[Politech] Hillary Clinton takes aim at video games once again, demands new federal laws [fs]

From: Declan McCullagh (declan@private)
Date: Tue Nov 29 2005 - 23:48:23 PST


News article on announcement:
http://news.com.com/2100-1043_3-5975913.html

Sen. Clinton's statement today:
http://clinton.senate.gov/news/statements/details.cfm?id=249368&&
"I have developed legislation that will empower parents by making sure 
their kids canít walk into a store and buy a video game that has 
graphic, violent and pornographic content"

Background:
http://news.com.com/2010-1071_3-5741217.html

House vote in July for FTC investigation into Grand Theft Auto:
http://clerk.house.gov/evs/2005/roll419.xml

-Declan

---

Statement from Douglas Lowenstein, president
Entertainment Software Association

 "We share Senator Clintonís commitment to effective enforcement of the 
Entertainment Software Rating Board (ESRB) ratings by retailers, and we 
appreciate the fact that she has sought to draft a more thoughtful 
proposal in this area than most others.  However, we strongly oppose the 
bill.   We believe the combination of trustworthy ESRB ratings, parental 
education, voluntary retail enforcement of ESRB ratings, and, most 
recently, the major announcement that all next generation video game 
consoles will include parental control systems, makes Senator Clinton's 
bill unnecessary.  There is now a continuum of tools from the store to 
the home enabling parents to take charge of the video games their kids 
play.  It is now up to them to do their jobs as they see fit, not up to 
government to do it for them.
 
"While we are gratified that the Senator holds the ESRB in such high 
regard that her bill would give these ratings the force of law, the 
courts have made clear that giving a private party governmental powers 
is unconstitutional.  Beyond that, the bill clearly infringes the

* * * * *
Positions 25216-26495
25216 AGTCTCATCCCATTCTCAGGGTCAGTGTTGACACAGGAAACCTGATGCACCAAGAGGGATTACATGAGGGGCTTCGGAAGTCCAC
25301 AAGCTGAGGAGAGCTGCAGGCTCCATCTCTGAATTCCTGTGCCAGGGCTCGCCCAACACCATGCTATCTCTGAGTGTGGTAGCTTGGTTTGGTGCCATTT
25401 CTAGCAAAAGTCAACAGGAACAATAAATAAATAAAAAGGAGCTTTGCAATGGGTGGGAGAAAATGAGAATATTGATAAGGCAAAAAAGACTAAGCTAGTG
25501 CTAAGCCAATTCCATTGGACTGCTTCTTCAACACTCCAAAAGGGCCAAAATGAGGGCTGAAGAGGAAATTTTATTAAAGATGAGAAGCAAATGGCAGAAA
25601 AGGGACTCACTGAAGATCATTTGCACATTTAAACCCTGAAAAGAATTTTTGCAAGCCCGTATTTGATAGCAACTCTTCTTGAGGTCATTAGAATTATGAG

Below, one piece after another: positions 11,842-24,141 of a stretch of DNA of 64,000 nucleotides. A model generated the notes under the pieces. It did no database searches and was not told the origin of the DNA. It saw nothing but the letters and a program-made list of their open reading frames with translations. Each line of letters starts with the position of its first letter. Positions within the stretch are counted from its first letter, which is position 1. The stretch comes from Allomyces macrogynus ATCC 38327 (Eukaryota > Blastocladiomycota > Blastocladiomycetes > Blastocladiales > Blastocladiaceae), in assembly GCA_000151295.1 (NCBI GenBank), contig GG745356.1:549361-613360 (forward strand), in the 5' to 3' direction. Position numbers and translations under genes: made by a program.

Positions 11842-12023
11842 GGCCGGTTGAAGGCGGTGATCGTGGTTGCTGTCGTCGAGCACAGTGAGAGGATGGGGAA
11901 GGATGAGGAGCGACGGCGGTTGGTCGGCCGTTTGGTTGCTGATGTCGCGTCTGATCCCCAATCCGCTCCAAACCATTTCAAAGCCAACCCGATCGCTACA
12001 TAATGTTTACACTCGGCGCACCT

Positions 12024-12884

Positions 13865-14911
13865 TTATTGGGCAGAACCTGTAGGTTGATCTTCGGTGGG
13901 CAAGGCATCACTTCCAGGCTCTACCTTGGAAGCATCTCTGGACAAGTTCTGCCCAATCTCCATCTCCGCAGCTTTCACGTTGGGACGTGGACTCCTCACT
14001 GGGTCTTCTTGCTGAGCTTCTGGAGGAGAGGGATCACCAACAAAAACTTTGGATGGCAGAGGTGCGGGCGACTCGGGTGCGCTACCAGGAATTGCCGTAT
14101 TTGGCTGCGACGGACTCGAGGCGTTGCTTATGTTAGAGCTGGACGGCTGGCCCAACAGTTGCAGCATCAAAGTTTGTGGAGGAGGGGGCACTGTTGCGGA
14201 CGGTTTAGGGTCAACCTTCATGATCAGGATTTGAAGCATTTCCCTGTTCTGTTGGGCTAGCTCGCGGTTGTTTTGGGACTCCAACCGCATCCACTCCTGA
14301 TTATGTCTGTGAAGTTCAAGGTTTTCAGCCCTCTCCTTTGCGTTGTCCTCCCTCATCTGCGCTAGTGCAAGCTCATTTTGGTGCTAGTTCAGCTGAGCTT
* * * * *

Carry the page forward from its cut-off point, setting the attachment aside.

constitutionally protected creative rights of the video game industry.  
Thus, if enacted, the bill will be struck down as have similar bills 
passed in several states.  So while this bill is positioned as a 
pro-family measure, in truth it will leave parents no better off. 
 
"Itís important to remember that just as there are books, movies, and 
magazines for consumers of all ages, so there is also a variety of video 
games for a diverse game-playing community, which is why parental 
involvement in the purchase or rental of games is so important.  
Thankfully, this is already happening.  According to the Federal Trade 
Commissionís own statistics, parents are involved in the purchase and 
rental of games over 80 percent of the time.  Knowing this, the answer 
is not more government regulation but concrete, meaningful actions that 
would really help parents make the right choices for their families.     
"It is worth noting that on the same day David Walsh from the National 
Institute on Media and the Family called for overhauling the ESRBís 
video game rating system, two Senators called for a bill that would 
enshrine that same rating system into federal law, showing that they 
think the ESRB rating system is credible, trustworthy, and helpful. 
 
"We will continue our dialogue with Senator Clinton in the hope that we 
can join together to work on initiatives to raise parental awareness and 
use of the ESRB ratings Senator Clinton so respects.  In so doing, we 
believe we can really help parents keep inappropriate video games from 
children in a way thatís legal, sensible, and most importantly, effective."

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